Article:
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Temporary Admission: which entity is allowed to be the declarant?

Added April 2018
Most aircraft fly internationally and many non-EU operators use the Temporary Admission procedure when they fly within the EU. The basic simplified rule is that an aircraft owned, operated, registered or based outside the EU can use the Temporary Admission procedure. Unfortunately, certain grey zones often arise and one of them is; which entity is allowed to be the declarant?

The declarant is the entity which name is mentioned on the customs form and the entity who takes responsibility for the customs process. The declarant is also, in the customs world, seen as the actual user of the aircraft. This role comes with both privileges and preconditions which must be met. It is for this reason that we want to establish another verification survey on how local customs authorities implement the rules for nominating a declarant with the use of the Temporary Admission procedure. We refer to Article 212(2) in Commission Delegated Regulation No 2015/2446 (“UCC DA“).

Article 212(2) mentions: where means of transport are declared for temporary admission orally in accordance with Article 136 or by another act in accordance with Article 139, the authorization shall be granted to the person who has the physical control of the goods at the moment of the release of goods for the temporary admission procedure unless that person acts on behalf of another person. If so, the authorization shall be granted to the latter person.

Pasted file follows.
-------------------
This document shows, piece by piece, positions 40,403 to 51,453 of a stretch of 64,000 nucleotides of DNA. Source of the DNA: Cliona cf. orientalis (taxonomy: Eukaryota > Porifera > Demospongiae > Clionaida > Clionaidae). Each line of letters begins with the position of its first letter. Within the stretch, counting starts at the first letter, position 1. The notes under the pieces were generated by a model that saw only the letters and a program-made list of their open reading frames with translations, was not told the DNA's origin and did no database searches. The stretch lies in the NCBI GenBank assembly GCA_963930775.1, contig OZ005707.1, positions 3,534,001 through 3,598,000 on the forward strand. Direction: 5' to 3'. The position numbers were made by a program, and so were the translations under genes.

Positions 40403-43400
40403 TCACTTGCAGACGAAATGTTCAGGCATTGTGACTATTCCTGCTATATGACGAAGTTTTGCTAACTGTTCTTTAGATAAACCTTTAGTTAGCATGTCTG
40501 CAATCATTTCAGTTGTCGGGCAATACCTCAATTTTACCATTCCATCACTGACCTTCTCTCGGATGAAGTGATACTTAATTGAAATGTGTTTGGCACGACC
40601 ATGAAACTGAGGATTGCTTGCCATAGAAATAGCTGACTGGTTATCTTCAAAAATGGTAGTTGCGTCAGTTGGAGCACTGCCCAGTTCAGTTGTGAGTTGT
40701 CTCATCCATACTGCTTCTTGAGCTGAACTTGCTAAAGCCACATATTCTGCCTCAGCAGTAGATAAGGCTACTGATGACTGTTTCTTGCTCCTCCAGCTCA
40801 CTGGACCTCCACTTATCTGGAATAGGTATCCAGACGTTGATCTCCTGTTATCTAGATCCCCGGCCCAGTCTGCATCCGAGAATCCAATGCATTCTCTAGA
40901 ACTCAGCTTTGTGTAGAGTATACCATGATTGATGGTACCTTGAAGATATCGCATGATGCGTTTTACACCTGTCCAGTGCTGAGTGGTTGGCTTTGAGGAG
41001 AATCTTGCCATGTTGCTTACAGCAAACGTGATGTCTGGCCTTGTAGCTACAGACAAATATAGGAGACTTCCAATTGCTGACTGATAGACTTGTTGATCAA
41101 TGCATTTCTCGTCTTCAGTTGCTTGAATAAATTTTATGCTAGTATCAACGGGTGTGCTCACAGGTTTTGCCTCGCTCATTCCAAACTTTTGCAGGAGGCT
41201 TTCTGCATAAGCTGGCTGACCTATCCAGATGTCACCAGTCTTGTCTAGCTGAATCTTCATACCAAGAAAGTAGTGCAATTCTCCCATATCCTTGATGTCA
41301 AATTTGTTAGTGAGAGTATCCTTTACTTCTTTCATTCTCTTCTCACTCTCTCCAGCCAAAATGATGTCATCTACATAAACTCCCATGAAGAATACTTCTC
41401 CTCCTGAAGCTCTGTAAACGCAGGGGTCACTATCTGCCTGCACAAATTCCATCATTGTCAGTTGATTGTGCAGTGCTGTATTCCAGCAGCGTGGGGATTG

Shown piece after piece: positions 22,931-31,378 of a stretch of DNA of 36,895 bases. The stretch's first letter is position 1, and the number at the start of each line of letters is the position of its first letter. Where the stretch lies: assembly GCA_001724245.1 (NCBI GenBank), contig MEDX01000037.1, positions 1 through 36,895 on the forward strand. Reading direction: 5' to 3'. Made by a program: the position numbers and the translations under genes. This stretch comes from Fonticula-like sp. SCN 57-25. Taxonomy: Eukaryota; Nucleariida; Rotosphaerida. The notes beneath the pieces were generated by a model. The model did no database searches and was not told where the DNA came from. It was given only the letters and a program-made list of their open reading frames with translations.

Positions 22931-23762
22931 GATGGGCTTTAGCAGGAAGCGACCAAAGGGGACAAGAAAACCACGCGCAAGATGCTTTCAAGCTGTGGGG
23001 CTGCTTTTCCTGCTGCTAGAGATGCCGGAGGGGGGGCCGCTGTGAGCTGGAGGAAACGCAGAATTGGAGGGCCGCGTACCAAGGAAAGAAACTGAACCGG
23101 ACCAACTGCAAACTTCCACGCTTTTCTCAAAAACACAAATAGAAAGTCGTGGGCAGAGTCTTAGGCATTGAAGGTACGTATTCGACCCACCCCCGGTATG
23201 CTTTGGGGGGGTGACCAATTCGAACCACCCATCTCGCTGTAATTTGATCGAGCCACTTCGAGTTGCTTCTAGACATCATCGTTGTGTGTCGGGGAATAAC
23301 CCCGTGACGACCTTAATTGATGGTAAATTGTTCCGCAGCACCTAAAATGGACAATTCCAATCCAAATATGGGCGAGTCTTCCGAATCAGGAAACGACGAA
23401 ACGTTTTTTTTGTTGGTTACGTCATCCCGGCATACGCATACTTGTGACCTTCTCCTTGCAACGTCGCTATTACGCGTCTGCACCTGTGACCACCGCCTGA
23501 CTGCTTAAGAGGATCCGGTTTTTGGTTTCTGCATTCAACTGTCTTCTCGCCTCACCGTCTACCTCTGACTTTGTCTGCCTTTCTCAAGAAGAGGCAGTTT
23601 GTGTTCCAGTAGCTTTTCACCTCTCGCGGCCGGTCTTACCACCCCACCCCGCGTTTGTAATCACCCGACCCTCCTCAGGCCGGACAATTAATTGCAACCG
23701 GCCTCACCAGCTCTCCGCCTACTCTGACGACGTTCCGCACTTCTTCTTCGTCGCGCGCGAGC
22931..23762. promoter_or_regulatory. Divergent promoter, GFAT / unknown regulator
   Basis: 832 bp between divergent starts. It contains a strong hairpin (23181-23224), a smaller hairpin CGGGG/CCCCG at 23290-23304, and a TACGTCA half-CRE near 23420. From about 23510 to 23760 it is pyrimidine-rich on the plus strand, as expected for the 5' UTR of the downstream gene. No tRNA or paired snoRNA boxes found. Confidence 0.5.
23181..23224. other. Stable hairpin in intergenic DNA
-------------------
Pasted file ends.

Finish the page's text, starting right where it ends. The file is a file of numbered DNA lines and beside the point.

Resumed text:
Article 212 should not leave any doubt that the entity responsible for the Temporary Admission entry, the declarant, must be the physical operator. This operator is, in general, the entity which employs the crew and provides the services and oversight to keep the aircraft flying. If the aircraft is managed by a third party, that management company should be the operator. This is often a situation with a lot of pitfalls as most aviation structures include many different entities such as user, owner, operator, lessee and lessor, etc.
We regularly see a declarant nominated randomly and is therefore not a valid operator or sometimes a declarant is simply chosen because it is the only non-EU entity in the owner/operator/user structure. It is important that the declarant is acceptable as the real, physical operator and can prove this fact as well as claim responsibility as the operator. The declarant must, of course, be a non-EU resident.

The result
The feedback is unanimous; it is only the physical operator that can be the declarant. If this is done wrongly local customs might ask for a full importation to be completed with a full payment of the VAT and customs duty. The use of a wrong declarant means that the aircraft has been smuggled into the EU, so cherry-picking amongst available entities will not work and can result in the considerable, unforeseen cost.

Figure 1: Corporate aircraft using Temporary Admission in various EU-member states
Which type of entity can be nominated as the declarant?